Australasian Science: Australia's authority on science since 1938

Darwin’s Diagnoses

By John Hayman

The father of modern biology suffered much at the hands of alternative medical practitioners.

Charles Darwin had recurrent illness for most of his adult life, with many different and some bizarre symptoms. More than 40 diagnoses have been proposed for these, including some by proponents of alternative medicine. These include practitioners of “orthomolecular medicine” who treat complaints, including psychiatric complaints, with large, sometimes toxic, doses of vitamins (megavitamin therapy) in the belief that these will correct individual biochemical malfunctions.

Such beliefs are unproven – except, of course, by inevitable reports of occasional individuals describing miraculous

resolution of lifelong symptoms. These cases are always well-publicised, while the many more that have no benefit or even adverse effects are ignored. For example, the blowtorch of the controlled trial proved that niacin (vitamin B3) therapy had no effect on schizophrenia.

Among the many differing diagnoses proposed for Darwin’s illness is the proposal that Darwin suffered from pyrroluria. This is a hypothetical orthomolecular disorder in which there are said to be excessive pyrroles in the body due to defective haemoglobin synthesis. Orthodox scientific medical literature provides no evidence that such a condition exists.

Indeed, this ailment’s signs and symptoms are such that all of us would have at least one symptom of the condition. For example, did you get a “stitch” in your side when you ran as child, or are you easily tired? More specific signs are cited, including the presence of bushy eyebrows and an inability to remember dreams.

Darwin’s undoubtedly bushy eyebrows, and some other criteria, would certainly have qualified for pyrroluria. These include eczema, tingling sensations, cold hands and feet, anxiety, social withdrawal and fairly strong dependence on one person (Darwin’s wife, Emma), as well as a family member who had committed suicide (possibly his maternal uncle, Tom).

However Darwin could remember and on several occasions actually recorded his dreams. For example:

Octob 30th (1838) – Dreamt somebody gave me a book in French I read the first page & pronounced each word distinctly, woke instantly but could not gather general sense of this page.

Another alternate medical disorder supposedly causing Darwin’s illness is “candida overload”. Candida overload is proposed when, for no good reason and with no actual demonstration of such an occurrence, there is a hypothetical “candida imbalance”. Patients experience headaches, lethargy, reduced concentration, indigestion, heartburn, food allergies, skin rashes, joint soreness and mood swings.

Millions of us allegedly suffer from this disorder yet remain undiagnosed. Needless to say, some are allegedly cured of these complaints after a lifetime of illness by anti-yeast therapy or packaged Lactobacillus cultures – just read the testimonials!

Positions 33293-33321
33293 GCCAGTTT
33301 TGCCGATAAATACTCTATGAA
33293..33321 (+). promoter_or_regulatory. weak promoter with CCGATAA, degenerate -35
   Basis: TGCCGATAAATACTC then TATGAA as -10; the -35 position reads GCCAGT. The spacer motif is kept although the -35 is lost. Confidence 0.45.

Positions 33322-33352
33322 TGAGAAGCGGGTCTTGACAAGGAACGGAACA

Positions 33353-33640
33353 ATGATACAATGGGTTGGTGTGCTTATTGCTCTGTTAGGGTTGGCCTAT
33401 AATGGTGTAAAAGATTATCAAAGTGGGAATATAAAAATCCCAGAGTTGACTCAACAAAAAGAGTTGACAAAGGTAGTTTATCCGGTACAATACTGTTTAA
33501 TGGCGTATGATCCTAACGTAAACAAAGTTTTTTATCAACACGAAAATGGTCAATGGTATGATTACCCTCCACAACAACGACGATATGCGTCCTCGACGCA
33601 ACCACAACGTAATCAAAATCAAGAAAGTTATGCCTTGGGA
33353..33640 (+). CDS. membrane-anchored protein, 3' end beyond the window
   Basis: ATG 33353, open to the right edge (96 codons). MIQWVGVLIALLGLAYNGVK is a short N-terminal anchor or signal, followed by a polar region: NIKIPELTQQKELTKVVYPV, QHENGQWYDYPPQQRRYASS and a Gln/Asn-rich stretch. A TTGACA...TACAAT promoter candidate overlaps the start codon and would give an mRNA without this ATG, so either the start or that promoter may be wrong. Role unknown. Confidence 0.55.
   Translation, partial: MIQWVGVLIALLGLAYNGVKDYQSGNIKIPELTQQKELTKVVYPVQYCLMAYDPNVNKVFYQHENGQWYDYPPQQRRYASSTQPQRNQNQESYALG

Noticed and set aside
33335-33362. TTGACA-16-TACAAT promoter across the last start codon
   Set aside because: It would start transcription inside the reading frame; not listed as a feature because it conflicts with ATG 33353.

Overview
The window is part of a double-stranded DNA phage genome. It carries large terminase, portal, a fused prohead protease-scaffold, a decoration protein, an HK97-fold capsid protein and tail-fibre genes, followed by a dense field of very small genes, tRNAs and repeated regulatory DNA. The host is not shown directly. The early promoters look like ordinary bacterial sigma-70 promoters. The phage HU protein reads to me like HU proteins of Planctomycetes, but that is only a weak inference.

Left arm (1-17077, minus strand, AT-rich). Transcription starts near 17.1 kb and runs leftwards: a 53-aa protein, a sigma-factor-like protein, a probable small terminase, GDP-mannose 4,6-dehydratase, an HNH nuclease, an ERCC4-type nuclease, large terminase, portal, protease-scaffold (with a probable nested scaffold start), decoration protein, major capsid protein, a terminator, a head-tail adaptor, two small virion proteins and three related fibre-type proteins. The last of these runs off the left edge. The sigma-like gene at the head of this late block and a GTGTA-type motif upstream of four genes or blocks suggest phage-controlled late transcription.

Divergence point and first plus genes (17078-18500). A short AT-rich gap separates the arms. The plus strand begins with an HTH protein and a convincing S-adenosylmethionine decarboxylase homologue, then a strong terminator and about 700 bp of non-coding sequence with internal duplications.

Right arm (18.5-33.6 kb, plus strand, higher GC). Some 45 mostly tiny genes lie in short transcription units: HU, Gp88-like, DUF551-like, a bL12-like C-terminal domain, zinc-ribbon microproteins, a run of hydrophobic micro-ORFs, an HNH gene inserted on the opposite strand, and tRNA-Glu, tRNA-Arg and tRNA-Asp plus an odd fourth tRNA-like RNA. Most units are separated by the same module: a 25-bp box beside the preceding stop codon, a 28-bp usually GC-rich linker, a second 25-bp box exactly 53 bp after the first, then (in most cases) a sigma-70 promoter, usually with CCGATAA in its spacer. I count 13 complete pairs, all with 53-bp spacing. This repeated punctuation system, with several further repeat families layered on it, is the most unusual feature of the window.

Darwin had no reason to be in “candida imbalance”. He had none of the recognised causes for candida overgrowth.

One should not be too disparaging of these alternate medicine diagnoses. Some psychogenic proposals for Darwin’s illness – such as suppressed hostility to his father and his dear wife Emma, suppressed feelings of guilt and other inner conflicts – are equally implausible.

Some non-psychological diagnoses are also imaginative. One is that Darwin suffered from “chronic eyestrain” while one of the most popular and persistent is that he suffered from Chagas’ disease, a tropical parasitic disease, which can be dismissed simply on the grounds that Darwin had symptoms of his illness before he left England.

The diagnoses made by the many doctors who treated Darwin were for conditions that are generally not recognised today, such as “atypical gout”. Not surprisingly the treatments offered were not beneficial – in fact some must have made Darwin’s suffering worse.

There was one treatment, the “water cure”, that did provide relief. This remedy will be discussed in next month’s column but it should be noted that even if a diagnosis is not correct the treatment may sometimes be helpful.

A diagnosis that explains all of Darwin’s many symptoms is that of an inherited mitochondrial disorder, probably the most common A3243G mtDNA mutation. This diagnosis is supported by a matrilineal family history of illness spanning five generations from Darwin’s maternal grandmother to a granddaughter of Darwin’s sister.

Even today, effective treatment options for this disorder are very limited. Many patients who have the same type of complaint often obtain most relief from a form of the “water cure”.

Dr John Hayman is an Associate Professor of Pathology at the University of Melbourne.